Missing Comma Means Labor Suit Remains Alive

An appeal of a labor dispute in Maine hinged on the most contentious debate related to punctuation, the Oxford comma.

Earlier this week, a First Circuit Court of Appeals issued a ruling in favor of a group of truck drivers from Oakhurst Dairy. The truck drivers had sued the owners of the company over three years ago for overtime wages that were not paid.

This week’s ruling overturns a District Court ruling from earlier that was in favor of Oakhurst, keeping the dispute of over $10 million in OT wages for 75 drivers of Oakhurst still alive.

The opening line of a 30-page court decision said that, “for want of a comma, we have the case.”

In question is the Oxford comma, known as well as serial comma, and is used just after the next to last item that is in a list of three items or more and proceeds and or or.

An example is he drank water, milk and orange juice.

It has been the center of debates on grammar and punctuation for years. Advocates of the Oxford comma argue that the punctuation mark gives clarity as well as avoids any confusion.

Those against its use say that if the lack of the Oxford comma causes such confusion, the sentence should be written with much more clarity.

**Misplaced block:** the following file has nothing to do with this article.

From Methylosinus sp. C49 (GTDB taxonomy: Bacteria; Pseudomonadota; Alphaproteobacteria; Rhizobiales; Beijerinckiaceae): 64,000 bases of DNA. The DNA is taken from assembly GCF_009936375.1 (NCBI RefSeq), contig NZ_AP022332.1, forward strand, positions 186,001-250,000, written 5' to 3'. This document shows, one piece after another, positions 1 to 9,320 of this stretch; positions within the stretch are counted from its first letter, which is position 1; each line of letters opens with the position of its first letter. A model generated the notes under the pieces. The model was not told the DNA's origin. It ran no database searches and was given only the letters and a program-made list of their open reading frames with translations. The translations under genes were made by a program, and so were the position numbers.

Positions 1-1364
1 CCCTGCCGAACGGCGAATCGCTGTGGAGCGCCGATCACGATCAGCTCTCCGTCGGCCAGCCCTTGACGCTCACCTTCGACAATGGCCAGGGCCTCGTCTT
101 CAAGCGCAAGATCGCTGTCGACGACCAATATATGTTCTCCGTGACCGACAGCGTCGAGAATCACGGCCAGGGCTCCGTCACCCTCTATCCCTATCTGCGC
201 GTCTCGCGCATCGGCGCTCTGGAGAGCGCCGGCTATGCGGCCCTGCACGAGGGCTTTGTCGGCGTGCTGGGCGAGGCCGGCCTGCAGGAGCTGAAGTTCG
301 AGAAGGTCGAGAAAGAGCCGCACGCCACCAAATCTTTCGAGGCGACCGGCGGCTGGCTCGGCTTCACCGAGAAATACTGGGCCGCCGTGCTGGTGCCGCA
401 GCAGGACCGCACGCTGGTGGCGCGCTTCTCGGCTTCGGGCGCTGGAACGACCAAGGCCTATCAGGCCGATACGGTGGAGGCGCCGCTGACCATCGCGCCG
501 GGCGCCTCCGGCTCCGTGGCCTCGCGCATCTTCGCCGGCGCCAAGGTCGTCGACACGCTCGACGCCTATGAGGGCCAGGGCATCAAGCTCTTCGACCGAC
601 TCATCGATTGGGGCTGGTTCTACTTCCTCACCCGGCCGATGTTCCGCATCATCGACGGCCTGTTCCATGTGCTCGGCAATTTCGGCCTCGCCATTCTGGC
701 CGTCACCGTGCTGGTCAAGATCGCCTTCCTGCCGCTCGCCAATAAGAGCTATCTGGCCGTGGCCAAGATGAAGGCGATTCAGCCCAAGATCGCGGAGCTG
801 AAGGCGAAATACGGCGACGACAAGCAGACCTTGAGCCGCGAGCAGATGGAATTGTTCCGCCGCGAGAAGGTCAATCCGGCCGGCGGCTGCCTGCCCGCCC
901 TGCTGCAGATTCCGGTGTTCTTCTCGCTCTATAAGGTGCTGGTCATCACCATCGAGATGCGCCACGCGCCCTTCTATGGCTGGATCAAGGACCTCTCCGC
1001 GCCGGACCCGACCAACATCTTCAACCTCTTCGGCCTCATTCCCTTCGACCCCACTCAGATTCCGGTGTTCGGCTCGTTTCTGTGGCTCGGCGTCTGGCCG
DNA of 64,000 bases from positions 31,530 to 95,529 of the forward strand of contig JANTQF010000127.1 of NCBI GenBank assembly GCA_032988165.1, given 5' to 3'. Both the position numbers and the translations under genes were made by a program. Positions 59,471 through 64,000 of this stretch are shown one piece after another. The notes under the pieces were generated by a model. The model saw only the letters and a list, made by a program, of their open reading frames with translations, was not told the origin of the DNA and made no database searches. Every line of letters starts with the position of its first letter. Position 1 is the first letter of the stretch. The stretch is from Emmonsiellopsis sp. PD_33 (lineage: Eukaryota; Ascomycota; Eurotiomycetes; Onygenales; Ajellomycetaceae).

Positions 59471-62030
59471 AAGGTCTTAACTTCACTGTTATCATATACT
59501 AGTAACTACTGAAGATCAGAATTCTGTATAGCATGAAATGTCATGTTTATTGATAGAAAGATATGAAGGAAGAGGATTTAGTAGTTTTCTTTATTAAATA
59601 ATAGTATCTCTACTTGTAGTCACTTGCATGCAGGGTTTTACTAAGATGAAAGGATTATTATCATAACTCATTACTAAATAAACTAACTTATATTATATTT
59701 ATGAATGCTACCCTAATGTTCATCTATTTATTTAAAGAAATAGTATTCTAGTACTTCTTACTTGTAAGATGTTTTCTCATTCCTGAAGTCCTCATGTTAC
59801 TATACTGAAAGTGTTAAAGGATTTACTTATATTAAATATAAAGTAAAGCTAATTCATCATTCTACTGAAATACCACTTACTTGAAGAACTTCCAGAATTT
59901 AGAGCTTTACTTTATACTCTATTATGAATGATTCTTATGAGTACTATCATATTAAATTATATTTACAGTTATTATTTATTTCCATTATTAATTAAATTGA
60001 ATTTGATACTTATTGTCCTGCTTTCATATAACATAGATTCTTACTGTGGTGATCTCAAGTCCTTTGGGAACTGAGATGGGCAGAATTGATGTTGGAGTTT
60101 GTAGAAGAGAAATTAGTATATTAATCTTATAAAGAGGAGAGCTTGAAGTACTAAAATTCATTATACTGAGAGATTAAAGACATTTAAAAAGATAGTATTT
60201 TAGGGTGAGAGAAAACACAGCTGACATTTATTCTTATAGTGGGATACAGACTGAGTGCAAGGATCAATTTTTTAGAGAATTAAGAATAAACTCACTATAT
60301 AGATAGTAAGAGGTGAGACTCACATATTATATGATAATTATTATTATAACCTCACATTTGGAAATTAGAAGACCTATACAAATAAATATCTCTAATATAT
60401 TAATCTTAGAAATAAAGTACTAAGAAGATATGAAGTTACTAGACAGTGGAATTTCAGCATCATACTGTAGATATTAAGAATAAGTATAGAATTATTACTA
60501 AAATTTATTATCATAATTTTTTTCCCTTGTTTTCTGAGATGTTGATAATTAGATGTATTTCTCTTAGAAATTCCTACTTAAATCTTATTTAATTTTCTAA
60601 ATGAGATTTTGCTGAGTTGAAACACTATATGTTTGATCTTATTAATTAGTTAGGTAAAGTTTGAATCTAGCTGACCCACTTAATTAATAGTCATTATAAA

In the labor dispute involving Oakhurst, a great deal of focus in on one sentence in the Maine law that describes how some workers are not eligible to receive overtime if they are in canning, preserving, processing, freezing, drying, storing, marketing, packing for shipment or distribution for agricultural produce, fish and meat products and perishable goods.

There was not serial comma placed between shipment and or. The ruling was determined by whether packing for shipment or distribution was a single overtime exempt part of work or if packing for shipment and distribution were two distinct types of activities that are each exempt.

The truck drivers say the passage means people who are involved in packing for shipment or for distribution are exempt. However, distribution was not an individual category as it was written, and since drivers do not pack for either of the purposes, the law does not apply with them.

The district court ruled in Oakhurst’s favor that the law was clear in its intend to count distribution as an exempt activity.

However, the appeals court disagreed arguing the passage was too ambiguous and the driver’s interpretation had more credence.

It is likely that Oakhurst will appeal this decision.

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